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It is important for proteins with unknown functions that we determine characteristics about them to better understand their cellular role. Throughout this investigation, our aim was to determine the function of the known protein 2O14 in bacteria cells. The bacteria cells were transformed, inoculated, and finally isolated in a bacterial pellet. Protein induction followed this step and after this our protein of interest, 2O14, was purified from the bacteria cells using Ni-NTA affinity chromatography. Upon purification, we performed an SDS-PAGE analysis, in order to determine where the protein 2O14 was present in our purification steps, a Bradford Assay was then performed in order to determine the concentration of 2O14 in the cells. From these tests, we were able to determine that the protein was present in the first elution of the purification process. After creating a standard curve, our concentration of 2O14 was found to be approximately 7.27 mg/mL. Through further investigation, using p-nitrophenyl acetate as a substrate, we will be able to determine the activity and the kinetics of our protein 2O14 in which we hope to use to find its overall cellular role.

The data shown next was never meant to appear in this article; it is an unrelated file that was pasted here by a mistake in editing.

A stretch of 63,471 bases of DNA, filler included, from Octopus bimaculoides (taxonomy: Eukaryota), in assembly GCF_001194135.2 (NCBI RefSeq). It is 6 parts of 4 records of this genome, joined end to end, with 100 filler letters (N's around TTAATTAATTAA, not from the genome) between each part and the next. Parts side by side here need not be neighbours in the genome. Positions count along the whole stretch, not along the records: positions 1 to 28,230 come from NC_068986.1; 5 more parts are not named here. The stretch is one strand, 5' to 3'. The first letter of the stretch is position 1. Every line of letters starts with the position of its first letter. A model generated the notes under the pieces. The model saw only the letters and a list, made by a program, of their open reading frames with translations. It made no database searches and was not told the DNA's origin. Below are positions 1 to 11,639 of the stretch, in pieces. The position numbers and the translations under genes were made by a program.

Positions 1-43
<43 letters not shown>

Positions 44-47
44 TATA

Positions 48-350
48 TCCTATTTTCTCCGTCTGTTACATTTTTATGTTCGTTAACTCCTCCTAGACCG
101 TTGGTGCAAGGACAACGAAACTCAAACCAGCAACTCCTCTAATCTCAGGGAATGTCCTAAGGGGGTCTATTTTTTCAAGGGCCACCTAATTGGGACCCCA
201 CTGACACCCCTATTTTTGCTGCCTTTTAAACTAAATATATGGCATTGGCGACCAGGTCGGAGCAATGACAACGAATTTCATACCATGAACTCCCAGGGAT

Johnson, Colton; Sprankle, Ken; and McCoun, Chris, "Determination of the Structure and Function of Protein 2O14" (2021). Biochemistry and Molecular Biology Presentations. 16.
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